Rash ruler who led catastrophic attack on Geneva
|A portrait of Charles Emmanuel I by the Dutch|
Renaissance painter Jan Kraeck
Renowned for his rashness and military aggression in trying to acquire territory, Charles Emmanuel has gone down in history for launching a disastrous attack on Geneva in Switzerland.
In 1602 he led his troops to the city during the night and surrounded the walls. At two o’clock in the morning the Savoy soldiers were ordered to dismount and climb the city walls in full armour as a shock tactic.
However the alarm was raised by a night watchman and Geneva’s army was ready to meet the invaders.
Many of the Savoy soldiers were killed and others were captured and later executed.
The heavy helmets worn by the Savoy troops featured visors with the design of a human face on them. They were afterwards called Savoyard helmets and the Swiss army kept some of them as trophies.
|The Savoyard armour featured a helmet|
with eyes and a mouth
Charles Emmanuel, from whom Victor Emmanuel II and the subsequent Italian kings are descended, had become Duke of Savoy in 1680 after having had a good education, which had made him multilingual.
He married a distant cousin, Infanta Catherine Michelle of Spain, who bore him ten children.
Charles Emmanuel tried to expand his duchy in a bid to become King and occupied French territory during the reign of his cousin, Henry III. When Henry IV became King he demanded the return of the land, but Charles Emmanuel refused and so they went to war.
Eventually the area of Saluzzo, now in the provinces of Cuneo and Turin, went to Savoy in exchange for Bresse, which they had also occupied.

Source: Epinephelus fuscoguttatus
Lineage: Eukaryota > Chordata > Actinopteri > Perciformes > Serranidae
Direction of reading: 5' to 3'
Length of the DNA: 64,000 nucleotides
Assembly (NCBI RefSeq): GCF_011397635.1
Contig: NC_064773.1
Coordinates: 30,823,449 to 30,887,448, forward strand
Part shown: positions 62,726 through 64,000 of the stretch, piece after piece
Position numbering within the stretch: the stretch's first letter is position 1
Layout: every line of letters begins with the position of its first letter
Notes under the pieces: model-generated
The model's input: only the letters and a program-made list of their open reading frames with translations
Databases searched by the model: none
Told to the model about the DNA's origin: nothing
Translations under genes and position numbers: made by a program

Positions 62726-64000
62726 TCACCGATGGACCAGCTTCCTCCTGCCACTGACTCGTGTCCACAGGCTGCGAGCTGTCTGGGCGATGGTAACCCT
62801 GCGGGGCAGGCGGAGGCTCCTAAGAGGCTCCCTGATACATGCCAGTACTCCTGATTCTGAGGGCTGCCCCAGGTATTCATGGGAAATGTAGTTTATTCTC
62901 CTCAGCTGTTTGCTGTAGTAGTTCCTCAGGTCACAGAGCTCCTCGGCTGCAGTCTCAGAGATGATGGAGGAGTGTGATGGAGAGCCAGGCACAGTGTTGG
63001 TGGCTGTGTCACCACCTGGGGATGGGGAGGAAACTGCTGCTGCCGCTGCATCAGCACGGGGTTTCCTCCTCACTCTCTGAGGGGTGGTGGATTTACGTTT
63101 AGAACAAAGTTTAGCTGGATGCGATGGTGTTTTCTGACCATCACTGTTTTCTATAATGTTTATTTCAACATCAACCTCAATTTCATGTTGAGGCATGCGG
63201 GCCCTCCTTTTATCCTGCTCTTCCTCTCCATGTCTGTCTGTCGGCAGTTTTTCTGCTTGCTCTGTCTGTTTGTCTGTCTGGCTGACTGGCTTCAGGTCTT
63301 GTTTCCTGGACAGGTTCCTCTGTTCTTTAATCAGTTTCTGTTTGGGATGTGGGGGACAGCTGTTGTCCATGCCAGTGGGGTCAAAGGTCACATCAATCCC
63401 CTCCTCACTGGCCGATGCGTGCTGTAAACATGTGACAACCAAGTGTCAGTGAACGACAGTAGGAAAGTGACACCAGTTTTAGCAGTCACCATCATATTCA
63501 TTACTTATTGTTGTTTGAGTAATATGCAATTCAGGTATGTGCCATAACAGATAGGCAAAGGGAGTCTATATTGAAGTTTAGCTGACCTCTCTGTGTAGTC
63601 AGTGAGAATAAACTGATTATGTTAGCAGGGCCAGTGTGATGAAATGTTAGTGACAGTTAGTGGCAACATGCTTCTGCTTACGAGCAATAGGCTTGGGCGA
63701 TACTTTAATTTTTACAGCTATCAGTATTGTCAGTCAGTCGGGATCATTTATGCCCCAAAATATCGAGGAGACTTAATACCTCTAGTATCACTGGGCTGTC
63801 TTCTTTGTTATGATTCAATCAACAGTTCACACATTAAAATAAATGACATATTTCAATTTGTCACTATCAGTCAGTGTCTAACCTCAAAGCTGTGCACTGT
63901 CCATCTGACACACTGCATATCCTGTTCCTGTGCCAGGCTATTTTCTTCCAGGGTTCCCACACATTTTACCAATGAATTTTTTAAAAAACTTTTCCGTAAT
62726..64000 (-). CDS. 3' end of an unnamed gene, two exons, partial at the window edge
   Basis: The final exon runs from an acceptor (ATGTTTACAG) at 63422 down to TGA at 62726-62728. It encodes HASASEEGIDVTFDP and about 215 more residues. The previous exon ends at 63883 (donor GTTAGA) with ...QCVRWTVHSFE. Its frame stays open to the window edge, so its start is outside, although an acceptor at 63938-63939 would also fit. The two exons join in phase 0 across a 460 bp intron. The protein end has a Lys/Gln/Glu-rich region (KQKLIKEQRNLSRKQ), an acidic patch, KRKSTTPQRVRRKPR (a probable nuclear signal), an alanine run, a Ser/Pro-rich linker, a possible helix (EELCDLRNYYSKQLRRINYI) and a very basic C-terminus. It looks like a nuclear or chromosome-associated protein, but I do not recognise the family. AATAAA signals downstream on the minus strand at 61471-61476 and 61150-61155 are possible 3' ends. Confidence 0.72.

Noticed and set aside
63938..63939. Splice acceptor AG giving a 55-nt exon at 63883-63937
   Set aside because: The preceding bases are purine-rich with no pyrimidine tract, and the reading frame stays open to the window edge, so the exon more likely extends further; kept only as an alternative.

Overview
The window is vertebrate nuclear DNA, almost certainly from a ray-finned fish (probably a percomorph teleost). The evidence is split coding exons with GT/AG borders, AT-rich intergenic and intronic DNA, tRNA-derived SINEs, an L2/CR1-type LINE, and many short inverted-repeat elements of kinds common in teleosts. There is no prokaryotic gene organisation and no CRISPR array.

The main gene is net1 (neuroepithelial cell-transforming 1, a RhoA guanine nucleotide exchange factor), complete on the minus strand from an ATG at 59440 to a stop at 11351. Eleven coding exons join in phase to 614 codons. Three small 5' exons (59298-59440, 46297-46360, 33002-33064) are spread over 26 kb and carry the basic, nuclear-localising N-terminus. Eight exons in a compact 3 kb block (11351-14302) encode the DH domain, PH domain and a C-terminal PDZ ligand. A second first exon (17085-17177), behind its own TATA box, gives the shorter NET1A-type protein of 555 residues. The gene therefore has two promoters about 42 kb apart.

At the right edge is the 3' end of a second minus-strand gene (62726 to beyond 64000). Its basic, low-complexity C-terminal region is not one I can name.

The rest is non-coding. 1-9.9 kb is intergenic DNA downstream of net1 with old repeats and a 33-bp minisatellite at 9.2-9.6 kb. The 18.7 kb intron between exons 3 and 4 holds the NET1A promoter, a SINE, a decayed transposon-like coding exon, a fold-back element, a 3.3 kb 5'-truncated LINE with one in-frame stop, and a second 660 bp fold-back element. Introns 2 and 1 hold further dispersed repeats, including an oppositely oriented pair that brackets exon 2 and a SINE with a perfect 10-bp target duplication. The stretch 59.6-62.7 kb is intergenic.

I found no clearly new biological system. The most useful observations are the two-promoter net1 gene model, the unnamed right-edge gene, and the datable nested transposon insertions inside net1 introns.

|A shop in Geneva selling chocolate marmites - cauldrons - at|
the time of the festival of L'Escalade
In 1630, Charles Emmanuel died of a stroke at Savigliano and was succeeded by his son, Vittorio Amedeo.
The ninth-century Castle of Rivoli in Piedmont, where Charles Emmanuel I was born, was a former residence of the Royal House of Savoy in Rivoli, which is in the province of Turin. The Castle is now home to the museum of contemporary art of Turin, Castello di Rivoli – Museo d’Arte Contemporaneo.
|The triumphal arch in Savigliano, erected|
in honour of Charles Emmanuel I
Savigliano, where Charles Emmanuel I died, is a comune of Piedmont in the Province of Cuneo, about 50 kilometres south of Turin. Now an industrial centre, it retains some traces of its ancient walls and has a triumphal arch, which was erected in honour of the marriage of the Duke of Savoy, Charles Emmanuel I, with Infanta Catherine Michelle of Spain.
Victor Emmanuel II proclaimed first King of the united Italy
How Savoy Queen Margherita came to have a pizza named in her honour
Victor Emmanuel II given prestigious burial despite excommunication from the Catholic Church
Also on this day:
1848: The Sicilian uprising against the Bourbons
(Picture credits: Savoyard helmet by Golden Hound; shop window by Schutz; Savigliano arch by Davide Papalini; all via Wikimedia Commons)